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Diabetes & Metabolic Disorders

Type 2 diabetes is a chronic condition that affects the way your body metabolizes sugar (glucose) — an important source of fuel for your body. With type 2 diabetes, your body either resists the effects of insulin — a hormone that regulates the movement of sugar into your cells — or does not produce enough insulin to maintain normal glucose levels.

Today more people are being diagnosed with diabetes than ever due to many factors including the rise in childhood obesity. Diabetes is caused by insulin resistance which along with inflammation is the main driver of most cardiometabolic disease. Three of the top six chronic diseases among Americans are classified as cardiometabolic disease: Cardiovascular disease, Type 2 diabetes, and Stroke.

Functional medicine provides evidence for many of the factors that contribute to why this happens, besides genetics. It also offers a better roadmap to identify these risk factors and clearer solutions to address them once they have been identified. Genetics and environmental factors, such as being overweight and inactive are clear contributors, but there are other risk factors that lead to chronic inflammation and promote insulin resistance. These include:

  • Obesity
  • Physical inactivity
  • Diets high in sugar
  • Smoking
  • Excessive alcohol
  • Stress
  • Poor sleep
  • Environmental toxins
  • Unhealthy gut flora
  • Leaky gut barrier

Conventional medicine teaches us that there is no pharmaceutical cure for type 2 diabetes. However, lifestyle medicine (functional medicine) recognizes that losing weight, eating healthy and exercising can help manage the disease and often reverse it, especially if other factors that may be contributing are addressed. If lifestyle changes are not enough to manage your blood sugar, you may benefit from integrative therapies that have been studied and shown to help control the disease.  When these measures fail, diabetic medications or insulin may be needed, but there is evidence that these could be minimized by taking those initial steps first.

In fact, you may have type 2 diabetes for years and not know it because signs and symptoms often develop slowly. Signs and symptoms of type 2 diabetes to look for are:

Increased thirst

Frequent urination

Increased hunger

Unintended weight gain/loss

Fatigue

Blurred vision

Frequent infections

Slow-healing wounds

Areas of darkened skin in armpits and neck

Although long-term complications of diabetes develop gradually, they can eventually be disabling or even life-threatening:

  • Heart disease or stroke
  • Hypertension
  • Retinopathy – blindness
  • Erectile dysfunction
  • Nephropathy – kidney disease
  • Neuropathy – nerve damage
  • Vascular disease – limb amputations
  • Alzheimer’s disease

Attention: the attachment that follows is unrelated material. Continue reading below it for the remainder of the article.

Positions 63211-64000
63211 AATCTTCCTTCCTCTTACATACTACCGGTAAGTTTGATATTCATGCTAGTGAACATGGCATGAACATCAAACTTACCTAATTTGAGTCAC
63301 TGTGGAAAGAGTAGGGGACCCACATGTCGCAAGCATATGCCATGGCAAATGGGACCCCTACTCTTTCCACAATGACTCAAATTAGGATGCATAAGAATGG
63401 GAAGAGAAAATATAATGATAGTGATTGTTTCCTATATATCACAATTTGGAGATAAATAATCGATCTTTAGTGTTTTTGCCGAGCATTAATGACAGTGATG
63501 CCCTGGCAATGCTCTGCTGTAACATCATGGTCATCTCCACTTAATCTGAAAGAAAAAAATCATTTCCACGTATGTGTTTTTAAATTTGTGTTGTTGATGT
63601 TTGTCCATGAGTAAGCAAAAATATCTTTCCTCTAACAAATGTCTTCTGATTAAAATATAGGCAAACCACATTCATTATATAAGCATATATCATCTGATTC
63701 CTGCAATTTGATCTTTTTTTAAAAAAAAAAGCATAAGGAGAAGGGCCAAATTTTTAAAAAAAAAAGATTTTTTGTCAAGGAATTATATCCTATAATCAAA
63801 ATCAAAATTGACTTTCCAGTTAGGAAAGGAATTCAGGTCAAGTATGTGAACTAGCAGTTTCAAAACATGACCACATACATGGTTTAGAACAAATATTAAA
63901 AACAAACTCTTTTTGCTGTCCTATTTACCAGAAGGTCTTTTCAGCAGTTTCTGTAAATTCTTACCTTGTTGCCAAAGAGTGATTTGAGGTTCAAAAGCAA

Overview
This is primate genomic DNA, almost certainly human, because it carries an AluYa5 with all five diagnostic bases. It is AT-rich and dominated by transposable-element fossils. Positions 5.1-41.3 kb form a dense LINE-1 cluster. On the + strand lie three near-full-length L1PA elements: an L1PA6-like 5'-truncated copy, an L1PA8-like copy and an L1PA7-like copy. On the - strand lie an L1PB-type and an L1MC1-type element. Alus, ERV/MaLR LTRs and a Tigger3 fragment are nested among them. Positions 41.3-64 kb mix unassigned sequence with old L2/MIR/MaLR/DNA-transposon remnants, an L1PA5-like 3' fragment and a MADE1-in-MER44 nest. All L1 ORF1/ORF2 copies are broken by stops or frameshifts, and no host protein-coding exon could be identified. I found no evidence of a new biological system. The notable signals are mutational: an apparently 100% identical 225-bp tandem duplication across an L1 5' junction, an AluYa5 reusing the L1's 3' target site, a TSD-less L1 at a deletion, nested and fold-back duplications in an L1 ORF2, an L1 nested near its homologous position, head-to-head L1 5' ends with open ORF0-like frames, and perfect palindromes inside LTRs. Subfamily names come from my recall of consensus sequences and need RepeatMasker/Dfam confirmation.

Healthy lifestyle choices can help prevent type 2 diabetes and improve the long-term prognosis, even if you have diabetes in your family. If you have already received a diagnosis of diabetes, you can use healthy lifestyle choices to help control the disease and prevent complications. If you have prediabetes, lifestyle changes can slow or stop the progression to diabetes.

A healthy lifestyle includes

  • Eating healthy foods.Choose foods lower in sugar and calories and higher in fiber, so not processed. Focus on fruits, vegetables and whole grains.
  • Getting active. Aim for a minimum of 30 to 60 minutes of moderate physical activity — or 15 to 30 minutes of vigorous aerobic activity — on most days. Take a brisk daily walk. Ride a bike. Swim laps. If you cannot fit in a long workout, spread your activity throughout the day.
  • Losing weight. If you are overweight, losing 5 to 10 percent of your body weight can reduce the risk of diabetes. To keep your weight in a healthy range, focus on permanent changes to your eating and exercise habits. Motivate yourself by remembering the benefits of losing weight, such as a healthier heart, more energy and improved self-esteem.
  • Avoiding being sedentary for long periods. Sitting still for long periods can increase your risk of type 2 diabetes. Try to get up every 30 minutes and move around for at least a few minutes.

Healthy lifestyle choices remain the cornerstone and are essential for preventing or managing diabetes. However, there are several ways utilized in functional medicine to identify patients that are at increased risk of developing diabetes or at greater risk of developing complications of diabetes based on detailed history and screening along with blood testing. The advanced cardiometabolic analysis performed at Willowbend Health & Wellness helps us to understand the key contributors to inflammation and insulin resistance in each patient and identify the best course of action to improve your cardiometabolic health. 

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